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What Happens if I Wear My Contacts Too Long?

About three times a week, I treat patients who have developed eye infections due to extended wear contact lenses. Although extended wear lenses are safe, wearing them longer than they are intended is not. Patients often tell me they are trying to save money, and some suspect that eye doctors and contact manufacturers recommend more frequent replacement in order to boost profits. My concern here is only for the wellness of your eyes.

Since I encounter this problem frequently, I present here a graphically accurate (yet PG rated) description of what happens to your eyes when you do not follow the care and replacement schedule for your extended wear contact lenses. Hopefully this information will help my readers prevent permanent damage to their vision, and maintain the overall health of their eyes.

A Closer Look at Your Contact Lenses

Structurally, a contact lens is similar to a kitchen sponge. It is porous, allowing it to absorb and transfer fluids, gasses and debris toward and away from your eye. Like a sponge, your contacts collect and trap various contaminants; however, as your kitchen sponge ages and collects contaminants such as food and grime, you notice that it becomes less absorbent, appears to dry out, and starts to smell as bacteria grows within the pores. All of these indicators let you know when it is time to throw that old sponge away and get a new one out of the package.

Contact lenses age in a similar way, so it is important that they are replaced before they begin to house bacteria. Similar to the kitchen sponge, prolonged use of your contacts results in decreased performance and eventually a severe threat to the health of your eyes.

Remember, whether it be your kitchen sponge or your contact lenses, when you take a new one out of the package, that is as clean as it is ever going to be.

Let Your Eyes Breath

Fresh contact lenses promote two things that are essential for healthy eyes. They allow essential oxygen from the atmosphere to pass through the lens toward the eye. At the same time, mucus and cell waste migrate away from the eye. Over time, external contaminants such as pollutants, smoke, and dust continue to clog the lens’ pores. Meanwhile, natural enzymes, mucus and other biological debris clog the lens’ pores from the inside. As the clogging progresses, your lenses lose porosity and harden, like your old kitchen sponge. When this happens, the transfer of oxygen and waste shuts down and trouble begins.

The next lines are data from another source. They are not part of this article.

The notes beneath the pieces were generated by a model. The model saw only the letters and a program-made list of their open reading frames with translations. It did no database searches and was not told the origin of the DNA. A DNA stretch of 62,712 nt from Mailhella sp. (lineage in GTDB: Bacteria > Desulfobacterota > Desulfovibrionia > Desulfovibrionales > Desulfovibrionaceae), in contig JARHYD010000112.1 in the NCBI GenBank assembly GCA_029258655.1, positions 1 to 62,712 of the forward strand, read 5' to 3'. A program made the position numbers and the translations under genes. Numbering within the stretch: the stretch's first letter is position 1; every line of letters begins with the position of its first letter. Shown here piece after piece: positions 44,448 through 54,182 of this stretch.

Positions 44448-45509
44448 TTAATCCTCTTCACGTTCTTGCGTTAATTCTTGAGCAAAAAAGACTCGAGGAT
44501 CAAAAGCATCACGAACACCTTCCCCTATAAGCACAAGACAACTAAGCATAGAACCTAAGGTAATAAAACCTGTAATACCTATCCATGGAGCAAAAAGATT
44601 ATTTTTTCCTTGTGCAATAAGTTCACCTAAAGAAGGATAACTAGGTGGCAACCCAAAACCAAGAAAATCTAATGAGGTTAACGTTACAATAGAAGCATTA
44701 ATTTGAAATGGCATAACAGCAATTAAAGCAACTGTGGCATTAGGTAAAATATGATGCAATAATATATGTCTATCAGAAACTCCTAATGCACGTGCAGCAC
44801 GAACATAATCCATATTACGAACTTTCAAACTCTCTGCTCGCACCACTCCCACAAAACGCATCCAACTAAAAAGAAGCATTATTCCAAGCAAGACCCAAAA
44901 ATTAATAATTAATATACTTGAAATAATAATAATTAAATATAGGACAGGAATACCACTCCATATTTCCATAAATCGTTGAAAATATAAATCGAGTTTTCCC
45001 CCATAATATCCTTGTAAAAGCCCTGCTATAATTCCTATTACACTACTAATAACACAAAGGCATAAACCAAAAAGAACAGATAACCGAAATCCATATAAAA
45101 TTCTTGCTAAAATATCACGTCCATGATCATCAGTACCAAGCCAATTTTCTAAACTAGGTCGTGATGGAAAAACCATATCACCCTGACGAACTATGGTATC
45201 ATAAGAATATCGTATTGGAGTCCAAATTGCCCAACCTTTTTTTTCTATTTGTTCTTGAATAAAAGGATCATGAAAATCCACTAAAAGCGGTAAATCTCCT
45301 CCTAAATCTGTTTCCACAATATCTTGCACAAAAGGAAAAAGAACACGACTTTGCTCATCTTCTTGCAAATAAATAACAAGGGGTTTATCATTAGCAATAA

Eye Diagram

Source: National Eye Institute

Oxygen is crucial to the health of your eyes. The cornea is protected by a thin layer of cells. These cells survive on oxygen drawn from the atmosphere. If these cells are deprived of oxygen, they quickly become swollen and weak, and expose the cornea to bacteria. If your lenses are not allowing oxygen in, then they are not letting bacteria out.

The tissue of your eyes sustains itself like any other living tissue. Cells grow and produce more cells. As a result, biological waste is produced. Your clogged contact lenses trap this waste against your eye tissue. The tissue is then literally living in its own filth and becomes an ideal breading ground for bacteria.


Once the cells covering the cornea become weak, they are further damaged by the worn lenses themselves. Clogged and hardened lenses easily damage the weakened cells, separating them from the cornea. The damage can be compounded by any debris trapped behind the lens. Eventually, tiny abrasions or cuts are formed allowing bacteria to directly penetrate the cornea. Infection can occur whenever bacteria is allowed to attach itself to eye tissue. Once bacteria penetrates the cornea, it can eat completely through the tissue in as little as 24 hours. This causes irreversible vision loss and could result in the loss of an eye (or two).

What to Watch For

The most important thing to pay attention to and follow is your contact lenses’ care and replacement schedule. Other than that, your lenses should feel comfortable. Your eyes should look healthy. And as always, your vision should be clear. If you experience any prolonged discomfort, redness, or change in vision, contact your optometrist today.